Comparing performance and cost: Dell PowerEdge VRTX vs. legacy hardware solution
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Keeping a legacy, disparate hardware solution instead of choosing the new Dell PowerEdge VRTX may cost you more than you realize. We found that the Dell PowerEdge VRTX increased application ...

Keeping a legacy, disparate hardware solution instead of choosing the new Dell PowerEdge VRTX may cost you more than you realize. We found that the Dell PowerEdge VRTX increased application performance over a legacy, disparate hardware solution across email, database, and file/print server simultaneous workloads while reducing power consumption by 19.8 percent. The VRTX did so in 70.6 percent less rack-equivalent space than the legacy, disparate hardware solution and with one-third as many cables, to reduce complexity and reduce the burden of space in small offices. Finally, despite a larger initial investment, the Dell PowerEdge VRTX could actually lower your total cost of ownership over years as much as 26.0 percent, delivering a solid return on your investment in less than three years.

As our test results show, investing in the Dell PowerEdge VRTX solution could provide you with a compact solution to optimize application performance, reduce complexity, and even lower the total cost of your solution over its lifetime.

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Comparing performance and cost: Dell PowerEdge VRTX vs. legacy hardware solution Document Transcript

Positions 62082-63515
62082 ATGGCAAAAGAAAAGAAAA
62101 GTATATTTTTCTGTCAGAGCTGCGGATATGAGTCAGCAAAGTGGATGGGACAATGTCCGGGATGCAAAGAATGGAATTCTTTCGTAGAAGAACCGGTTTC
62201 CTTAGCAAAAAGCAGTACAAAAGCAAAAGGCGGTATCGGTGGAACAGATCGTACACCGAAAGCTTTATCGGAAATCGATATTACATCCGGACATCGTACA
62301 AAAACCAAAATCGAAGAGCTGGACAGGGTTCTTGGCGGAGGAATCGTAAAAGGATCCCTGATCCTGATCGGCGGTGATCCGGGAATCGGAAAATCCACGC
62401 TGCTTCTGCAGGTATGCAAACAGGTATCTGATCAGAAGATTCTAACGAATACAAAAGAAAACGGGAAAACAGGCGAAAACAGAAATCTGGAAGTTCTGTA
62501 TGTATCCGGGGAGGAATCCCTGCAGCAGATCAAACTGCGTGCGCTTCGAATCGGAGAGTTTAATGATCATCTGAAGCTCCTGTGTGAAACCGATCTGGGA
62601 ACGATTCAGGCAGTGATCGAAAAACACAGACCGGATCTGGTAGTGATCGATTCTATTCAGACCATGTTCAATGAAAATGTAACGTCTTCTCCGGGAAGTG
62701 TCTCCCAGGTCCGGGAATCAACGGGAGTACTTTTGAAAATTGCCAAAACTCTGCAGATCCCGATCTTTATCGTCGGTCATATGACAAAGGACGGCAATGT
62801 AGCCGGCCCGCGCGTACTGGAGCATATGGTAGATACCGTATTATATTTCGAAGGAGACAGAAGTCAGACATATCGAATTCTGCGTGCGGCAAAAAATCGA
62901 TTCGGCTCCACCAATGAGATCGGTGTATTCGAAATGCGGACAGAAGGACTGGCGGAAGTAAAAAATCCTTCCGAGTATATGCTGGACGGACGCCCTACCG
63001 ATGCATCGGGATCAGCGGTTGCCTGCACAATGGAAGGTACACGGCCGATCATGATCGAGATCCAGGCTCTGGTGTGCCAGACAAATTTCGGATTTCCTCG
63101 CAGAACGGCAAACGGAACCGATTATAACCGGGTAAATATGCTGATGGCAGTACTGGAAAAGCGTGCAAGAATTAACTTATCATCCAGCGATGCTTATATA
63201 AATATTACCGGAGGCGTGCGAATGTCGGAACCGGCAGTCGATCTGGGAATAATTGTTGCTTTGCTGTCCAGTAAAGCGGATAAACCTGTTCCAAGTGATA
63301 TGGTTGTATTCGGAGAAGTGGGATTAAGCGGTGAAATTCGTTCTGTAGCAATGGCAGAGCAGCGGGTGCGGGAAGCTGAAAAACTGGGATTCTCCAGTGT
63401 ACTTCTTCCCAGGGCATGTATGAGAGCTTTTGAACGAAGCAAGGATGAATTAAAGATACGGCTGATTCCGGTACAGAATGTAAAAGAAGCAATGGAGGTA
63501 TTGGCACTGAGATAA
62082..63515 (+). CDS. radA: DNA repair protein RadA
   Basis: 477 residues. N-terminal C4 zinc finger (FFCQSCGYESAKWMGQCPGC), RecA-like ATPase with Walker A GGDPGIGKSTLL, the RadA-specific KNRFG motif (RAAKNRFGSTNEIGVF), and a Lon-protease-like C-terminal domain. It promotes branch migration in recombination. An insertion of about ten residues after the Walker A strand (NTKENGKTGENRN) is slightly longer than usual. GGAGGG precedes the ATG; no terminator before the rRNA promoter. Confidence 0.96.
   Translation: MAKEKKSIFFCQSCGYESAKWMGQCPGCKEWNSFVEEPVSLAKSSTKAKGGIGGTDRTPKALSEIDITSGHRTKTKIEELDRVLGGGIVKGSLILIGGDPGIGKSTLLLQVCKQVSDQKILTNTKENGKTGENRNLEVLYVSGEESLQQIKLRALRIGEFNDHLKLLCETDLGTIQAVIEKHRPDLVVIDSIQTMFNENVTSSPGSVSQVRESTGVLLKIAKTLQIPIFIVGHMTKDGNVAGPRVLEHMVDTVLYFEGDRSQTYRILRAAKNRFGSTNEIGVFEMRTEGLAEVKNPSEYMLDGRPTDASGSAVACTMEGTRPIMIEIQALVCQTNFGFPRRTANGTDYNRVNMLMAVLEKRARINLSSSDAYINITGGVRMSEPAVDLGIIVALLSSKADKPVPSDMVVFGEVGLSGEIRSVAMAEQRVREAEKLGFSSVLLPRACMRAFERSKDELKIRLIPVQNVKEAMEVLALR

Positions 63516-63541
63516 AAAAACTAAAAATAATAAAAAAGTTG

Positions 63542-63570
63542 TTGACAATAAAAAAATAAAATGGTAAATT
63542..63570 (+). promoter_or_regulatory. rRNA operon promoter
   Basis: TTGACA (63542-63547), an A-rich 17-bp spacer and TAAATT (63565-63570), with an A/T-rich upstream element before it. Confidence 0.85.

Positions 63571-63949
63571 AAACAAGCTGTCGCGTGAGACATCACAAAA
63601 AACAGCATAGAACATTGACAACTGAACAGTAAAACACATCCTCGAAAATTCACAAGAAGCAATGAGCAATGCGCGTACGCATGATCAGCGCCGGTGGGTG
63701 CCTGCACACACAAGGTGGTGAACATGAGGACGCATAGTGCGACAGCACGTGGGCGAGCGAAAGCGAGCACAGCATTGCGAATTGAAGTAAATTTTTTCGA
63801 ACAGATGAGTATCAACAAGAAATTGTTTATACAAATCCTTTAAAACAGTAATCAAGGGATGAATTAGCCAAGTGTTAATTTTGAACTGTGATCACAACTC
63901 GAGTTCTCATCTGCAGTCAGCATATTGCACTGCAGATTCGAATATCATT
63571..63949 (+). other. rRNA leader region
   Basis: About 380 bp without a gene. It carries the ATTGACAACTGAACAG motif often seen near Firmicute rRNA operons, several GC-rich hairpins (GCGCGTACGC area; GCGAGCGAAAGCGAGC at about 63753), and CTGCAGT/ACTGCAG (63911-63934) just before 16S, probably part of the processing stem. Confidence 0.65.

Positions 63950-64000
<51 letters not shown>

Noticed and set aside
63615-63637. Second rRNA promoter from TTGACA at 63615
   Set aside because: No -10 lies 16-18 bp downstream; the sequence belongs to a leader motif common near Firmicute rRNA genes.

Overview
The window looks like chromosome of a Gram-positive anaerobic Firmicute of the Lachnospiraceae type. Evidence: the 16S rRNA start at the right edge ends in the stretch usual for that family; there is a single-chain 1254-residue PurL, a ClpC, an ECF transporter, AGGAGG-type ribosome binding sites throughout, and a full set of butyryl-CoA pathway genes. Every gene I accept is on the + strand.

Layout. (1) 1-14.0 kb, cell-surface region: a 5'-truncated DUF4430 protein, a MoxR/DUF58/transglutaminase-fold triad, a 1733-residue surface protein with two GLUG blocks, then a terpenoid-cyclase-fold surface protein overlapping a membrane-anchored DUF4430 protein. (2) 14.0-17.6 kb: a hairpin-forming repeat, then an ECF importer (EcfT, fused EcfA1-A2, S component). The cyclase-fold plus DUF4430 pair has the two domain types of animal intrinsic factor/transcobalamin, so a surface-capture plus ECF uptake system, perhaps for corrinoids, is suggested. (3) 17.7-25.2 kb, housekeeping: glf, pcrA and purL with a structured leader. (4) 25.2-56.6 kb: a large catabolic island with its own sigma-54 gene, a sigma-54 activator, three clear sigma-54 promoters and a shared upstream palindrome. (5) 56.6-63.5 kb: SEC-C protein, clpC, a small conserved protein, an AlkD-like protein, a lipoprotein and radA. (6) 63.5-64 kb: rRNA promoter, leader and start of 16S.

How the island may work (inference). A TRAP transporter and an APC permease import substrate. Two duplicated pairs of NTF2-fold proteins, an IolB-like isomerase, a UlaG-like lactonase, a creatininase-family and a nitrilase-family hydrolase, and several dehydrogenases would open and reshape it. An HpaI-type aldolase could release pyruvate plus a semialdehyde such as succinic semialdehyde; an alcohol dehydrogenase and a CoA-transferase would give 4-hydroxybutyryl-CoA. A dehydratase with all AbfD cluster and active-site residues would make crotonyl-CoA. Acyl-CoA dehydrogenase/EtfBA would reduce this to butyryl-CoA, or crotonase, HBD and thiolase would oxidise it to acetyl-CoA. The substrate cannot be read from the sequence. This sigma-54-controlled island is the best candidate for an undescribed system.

• 1. JUNE 2013 A PRINCIPLED TECHNOLOGIES TEST REPORT Commissioned by Dell Inc. COMPARING PERFORMANCE AND COST: DELL POWEREDGE VRTX VS. A LEGACY HARDWARE ENVIRONMENT As your business grows, your server hardware must meet the increasing needs of users. Running a typical remote or branch office workload consisting of email, database, and file and print workloads on existing hardware may seem like the cheapest solution, but may end up costing more through downtime and lost productivity. Additionally, the aging hardware may simply not be able to keep up. Choosing the Dell PowerEdge VRTX for your business gives you the performance, scalability, and high availability your business needs to keep running and meeting increased demand. In the Principled Technologies Labs, we simultaneously ran email, database, and simulated file and print workloads in a VMware® vSphere® ESXi virtual environment on the VRTX. We found that it performed better in all three workloads, while requiring less space and power, and provided a lower 5-year TCO when compared with a legacy, disparate hardware solution. Combining servers, networking, and shared storage into an all-in-one solution, the Dell PowerEdge VRTX can deliver big performance and savings.